in praise of the ordinary
Jonas Mekas in Montreal, 2013
Now in his nineties, Jonas Mekas is at full creative strength. He is celebrating life with a series of major events, including a complete retrospective at the Pompidou centre in Paris, the release of key films on DVD and the publication of the first catalogue raisonné of his work. Born in Lithuania, deported in 1944 to a German labour camp and arriving in New York in 1949 as a refugee, today Jonas Mekas lives and works in Brooklyn. Founder of the journal Film Culture and columnist for the Village Voice, he was instrumental in establishing the landmark Anthology Film Archives.
Throughout the various periods of his work, Jonas Mekas has always drawn on the concrete aspects of his daily life, constantly capturing in fragmentary form the events unfolding around him. This uninterrupted daily activity was confronted with the new technologies he began to take up, qualitatively altering the appearance and structure of his films. The era when he used a Bolex camera and edited celluloid film was one of flowing forms broken down to the individual film frame. The Festival du Nouveau Cinéma presents us with an opportunity to revisit some of these historical pearls. The subsequent period, working with video, gradually brought Mekas closer to the events records and, more remarkable still, saw the photogram extended considerably to become a sequence shot. Sleepless Nights Stories, projected at the Phi Centre, introduces this phase. While the third and most recent period has preserved and perhaps even accentuated the accomplishments of Mekas’ video work, it has resolutely adopted the multimedia specificities of the Internet with respect to both its production and its dissemination, or rather its consultation. 365 Day Project and First 40, two works designed for the web, take the form of an installation in the Phi Centre’s exhibition gallery.
365 Day Project is made up of a series of short films and videos joined to form a calendar. Beginning January 1, 2007, Mekas invited the general public (both the people around him and complete strangers) to screen a new short film each day, as its title indicates. These films, whose length varies between one and twenty minutes, were shown online. Each day a new capsule was unveiled, adding to those already available and reaching in the end nearly thirty-eight hours of moving images. The Phi Centre is presenting these images on twelve screens in a manner that follows the project’s chronology. Each monitor, coming to life on the centre’s walls, represents one month of the year, while together they create a complete chronicle of the life of the artist.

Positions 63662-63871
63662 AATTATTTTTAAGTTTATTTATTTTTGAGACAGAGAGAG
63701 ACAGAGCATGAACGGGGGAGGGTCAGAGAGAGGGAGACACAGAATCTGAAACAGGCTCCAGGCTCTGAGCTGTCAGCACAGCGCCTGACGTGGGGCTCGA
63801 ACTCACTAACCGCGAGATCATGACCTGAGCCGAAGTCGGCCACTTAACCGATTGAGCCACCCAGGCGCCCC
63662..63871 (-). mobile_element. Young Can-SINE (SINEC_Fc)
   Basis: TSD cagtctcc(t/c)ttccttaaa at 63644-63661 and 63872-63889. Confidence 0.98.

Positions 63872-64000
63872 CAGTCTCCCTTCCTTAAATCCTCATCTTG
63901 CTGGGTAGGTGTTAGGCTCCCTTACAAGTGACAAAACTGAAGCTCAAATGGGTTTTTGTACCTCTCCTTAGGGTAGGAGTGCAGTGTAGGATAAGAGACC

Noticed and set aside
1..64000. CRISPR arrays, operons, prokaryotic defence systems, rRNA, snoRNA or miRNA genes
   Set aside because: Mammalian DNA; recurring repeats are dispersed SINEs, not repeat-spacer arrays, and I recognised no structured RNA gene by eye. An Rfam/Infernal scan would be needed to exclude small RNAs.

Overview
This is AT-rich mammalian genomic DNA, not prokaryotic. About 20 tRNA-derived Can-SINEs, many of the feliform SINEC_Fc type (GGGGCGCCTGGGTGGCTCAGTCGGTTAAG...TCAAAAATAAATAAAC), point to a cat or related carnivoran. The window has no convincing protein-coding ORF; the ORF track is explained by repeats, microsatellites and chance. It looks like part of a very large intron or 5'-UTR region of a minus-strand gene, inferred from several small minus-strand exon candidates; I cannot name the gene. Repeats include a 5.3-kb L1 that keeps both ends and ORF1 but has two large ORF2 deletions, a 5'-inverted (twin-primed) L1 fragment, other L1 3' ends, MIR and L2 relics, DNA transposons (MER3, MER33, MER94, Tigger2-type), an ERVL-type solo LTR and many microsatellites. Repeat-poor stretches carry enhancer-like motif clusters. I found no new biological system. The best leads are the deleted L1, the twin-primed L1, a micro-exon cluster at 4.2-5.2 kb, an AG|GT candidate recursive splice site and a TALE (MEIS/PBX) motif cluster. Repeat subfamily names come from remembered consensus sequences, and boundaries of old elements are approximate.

The series First 40, made up of portraits based on previous works by Jonas Mekas, is being shown alongside this installation. First 40 is a tribute to the artists and places that have left their mark on Mekas. Presented on a touch screen, this work is broadcast directly from the artist’s site jonasmekas.com.
These most recent works by Jonas Mekas continue on from all of his previous work by giving praise to the ordinary in a manner faithful to his filmed diary practice, a genre he adopted at the outset of his career. At the same time, however, they take this everyday practice a step further, under the influence of video broadcast technology and web sharing.